Arrogant patriotism or murderous blood lust – obviously the only two reasons anyone would join the military. Or, as James Taranto notes, lack of a good education.

Bet if you ask her, though, she “supports the troops.”

I don’t believe that most people who are against the war in Iraq are like this woman, but I believe it of every single marcher at the anti-war rallies who carries a Code Pink sign.

Quote of the Day.

An email link from Robb of Sharp as a Marble brought me to this Protein Wisdom post on Britons seeking foreign alternatives for their National Health Service when major surgery is needed. Read the whole post, but here’s the QotD:

Of course, none of this will stop the push for socialized medicine in the US, because if there’s one thing progressives excel at it is convincing themselves that any failure of ideology is attributable to the failure of the person or persons leading it — and that all that is required for Utopian policy to prove truly viable is the right kind of leaders: confident and brilliant (by their own lights) elitist bureaucrats who will resist the corrupting influences that “free market types” are always arguing are inherent to such systems.

Gee. Remind you of anyone?

“Be consoled that you are winning the battle.” – Pt. II

That’s a quote from journalist Laura Washington in an email to me concerning the current status of the gun control battle.

Bear with me here, it’s a pertinent quote.

Back in December of 2005 while listening to NPR one Saturday afternoon, I heard a plea from the editors of Weekend America, which I wrote about that very day. At their website,, they had posted this:

Early next year, we’ll take on the hot-button topic of guns and gun control. No doubt, you probably have a few questions of your own. We’d like to hear from you.

I invited my readers to respond. I certainly did. Ever since I’ve been getting weekly emails from them, telling me what will be on the upcoming show.

As far as I know, they never did run that piece on the topic of gun control.

But they’ve got an interesting one coming up this weekend! Get this:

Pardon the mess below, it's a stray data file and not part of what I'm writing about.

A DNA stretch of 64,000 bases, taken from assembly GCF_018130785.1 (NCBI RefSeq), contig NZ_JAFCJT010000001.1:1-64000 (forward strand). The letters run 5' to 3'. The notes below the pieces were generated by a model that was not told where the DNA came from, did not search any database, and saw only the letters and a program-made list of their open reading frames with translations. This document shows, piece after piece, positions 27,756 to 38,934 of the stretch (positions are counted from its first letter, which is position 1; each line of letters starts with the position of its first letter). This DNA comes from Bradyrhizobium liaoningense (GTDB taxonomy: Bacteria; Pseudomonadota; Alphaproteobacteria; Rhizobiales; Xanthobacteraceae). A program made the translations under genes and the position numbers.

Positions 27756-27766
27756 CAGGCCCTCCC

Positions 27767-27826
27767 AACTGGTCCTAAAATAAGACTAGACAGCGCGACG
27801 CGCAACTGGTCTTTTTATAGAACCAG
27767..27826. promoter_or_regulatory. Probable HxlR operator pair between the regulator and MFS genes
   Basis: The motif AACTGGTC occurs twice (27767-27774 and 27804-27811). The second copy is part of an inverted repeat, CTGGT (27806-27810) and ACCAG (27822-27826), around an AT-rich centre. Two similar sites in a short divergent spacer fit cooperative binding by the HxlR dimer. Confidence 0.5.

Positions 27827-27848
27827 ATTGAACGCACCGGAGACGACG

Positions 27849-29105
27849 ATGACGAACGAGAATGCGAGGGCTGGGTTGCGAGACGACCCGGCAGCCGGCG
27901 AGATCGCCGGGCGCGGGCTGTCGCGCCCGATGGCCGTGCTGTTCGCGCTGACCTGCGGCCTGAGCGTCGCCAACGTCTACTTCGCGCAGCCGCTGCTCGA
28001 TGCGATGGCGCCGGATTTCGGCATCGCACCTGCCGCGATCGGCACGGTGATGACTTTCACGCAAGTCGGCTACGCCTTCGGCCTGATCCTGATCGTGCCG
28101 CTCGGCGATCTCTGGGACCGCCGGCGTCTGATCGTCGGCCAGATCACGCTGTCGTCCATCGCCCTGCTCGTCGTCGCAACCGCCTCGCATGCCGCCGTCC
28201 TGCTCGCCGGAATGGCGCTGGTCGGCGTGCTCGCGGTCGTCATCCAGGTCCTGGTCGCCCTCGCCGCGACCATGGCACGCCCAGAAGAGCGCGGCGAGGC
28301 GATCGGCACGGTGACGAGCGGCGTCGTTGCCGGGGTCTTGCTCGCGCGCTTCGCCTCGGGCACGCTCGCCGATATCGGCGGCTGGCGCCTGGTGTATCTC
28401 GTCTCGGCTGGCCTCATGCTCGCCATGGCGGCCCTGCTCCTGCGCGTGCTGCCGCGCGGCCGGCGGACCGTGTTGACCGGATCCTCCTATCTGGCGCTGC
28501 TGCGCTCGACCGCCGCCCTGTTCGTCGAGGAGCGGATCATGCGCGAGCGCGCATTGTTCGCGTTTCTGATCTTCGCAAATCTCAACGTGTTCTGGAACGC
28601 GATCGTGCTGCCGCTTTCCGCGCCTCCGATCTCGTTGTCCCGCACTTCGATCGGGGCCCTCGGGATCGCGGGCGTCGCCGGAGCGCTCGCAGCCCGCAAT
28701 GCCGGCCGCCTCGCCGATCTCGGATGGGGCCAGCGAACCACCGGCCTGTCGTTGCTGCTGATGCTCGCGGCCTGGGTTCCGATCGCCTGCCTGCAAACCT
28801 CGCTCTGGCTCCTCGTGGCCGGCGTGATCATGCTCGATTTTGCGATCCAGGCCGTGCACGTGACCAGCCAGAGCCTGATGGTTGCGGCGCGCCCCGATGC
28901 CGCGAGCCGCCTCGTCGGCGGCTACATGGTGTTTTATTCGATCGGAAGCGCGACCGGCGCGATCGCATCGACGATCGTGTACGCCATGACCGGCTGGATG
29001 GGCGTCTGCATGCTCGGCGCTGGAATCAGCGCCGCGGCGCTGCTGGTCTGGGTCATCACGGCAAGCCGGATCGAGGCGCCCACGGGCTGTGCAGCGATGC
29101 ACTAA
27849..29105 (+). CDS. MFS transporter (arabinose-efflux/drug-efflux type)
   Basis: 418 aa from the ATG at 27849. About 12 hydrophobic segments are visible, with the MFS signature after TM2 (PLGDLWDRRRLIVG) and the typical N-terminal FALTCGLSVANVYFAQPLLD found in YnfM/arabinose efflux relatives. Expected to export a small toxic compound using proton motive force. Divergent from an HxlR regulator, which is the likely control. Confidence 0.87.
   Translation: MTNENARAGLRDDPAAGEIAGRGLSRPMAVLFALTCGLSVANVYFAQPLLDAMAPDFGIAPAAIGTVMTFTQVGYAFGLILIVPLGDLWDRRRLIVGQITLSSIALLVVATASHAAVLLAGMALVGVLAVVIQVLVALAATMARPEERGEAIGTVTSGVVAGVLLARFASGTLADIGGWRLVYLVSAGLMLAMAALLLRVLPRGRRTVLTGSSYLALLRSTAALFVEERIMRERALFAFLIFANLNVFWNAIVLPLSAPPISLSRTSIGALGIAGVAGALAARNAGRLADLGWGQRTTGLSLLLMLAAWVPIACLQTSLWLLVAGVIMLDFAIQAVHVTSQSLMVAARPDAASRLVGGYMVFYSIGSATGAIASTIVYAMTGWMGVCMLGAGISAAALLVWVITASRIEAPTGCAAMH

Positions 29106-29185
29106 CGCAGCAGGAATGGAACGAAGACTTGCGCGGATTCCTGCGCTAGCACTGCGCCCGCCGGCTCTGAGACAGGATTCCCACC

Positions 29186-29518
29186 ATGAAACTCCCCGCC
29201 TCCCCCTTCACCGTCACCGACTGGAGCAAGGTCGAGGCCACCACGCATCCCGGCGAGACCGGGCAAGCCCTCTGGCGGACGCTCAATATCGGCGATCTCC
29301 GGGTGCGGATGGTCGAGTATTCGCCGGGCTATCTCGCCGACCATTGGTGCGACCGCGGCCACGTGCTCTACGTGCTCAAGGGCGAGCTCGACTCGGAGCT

Buy a Gun. Find Peace.
The first firearm Eric bought was a Ruger MK II pistol. It changed his life. According to Eric, owning the gun has made him think long and hard about the responsibility. And believe it or not, owning a firearm has brought calm to his life. Shooting at the range helps him take a step back from his hectic life and breathe deeply — it’s almost zen.

That sounds remarkably like the comparison Emily Yoffe made in another NPR piece between shooting and yoga.

We are winning the battle. This does not mean, however, that we can pack up and go home now. It ain’t over. It’s never going to be over. The price of liberty is eternal vigilance.

I think I’ll try to listen to the show this weekend. If I miss it, I’m sure that segment will be available as a podcast.

I Am NOT a Conservative

Or: “Language Manipulation” is a Very Old Tool

Since the last couple of major posts have been, at least partially, about the comment threads here at TSM, I want to make what I feel is an important point that is glossed over by the modern vernacular. As I noted previously, when I find someone who says something better than I can, I let them, so the majority of this post will be other people’s words – but they’re important words.

The first is a quote from the introduction to David Hackett Fischer’s Albion’s Seed: Four British Folkways in America: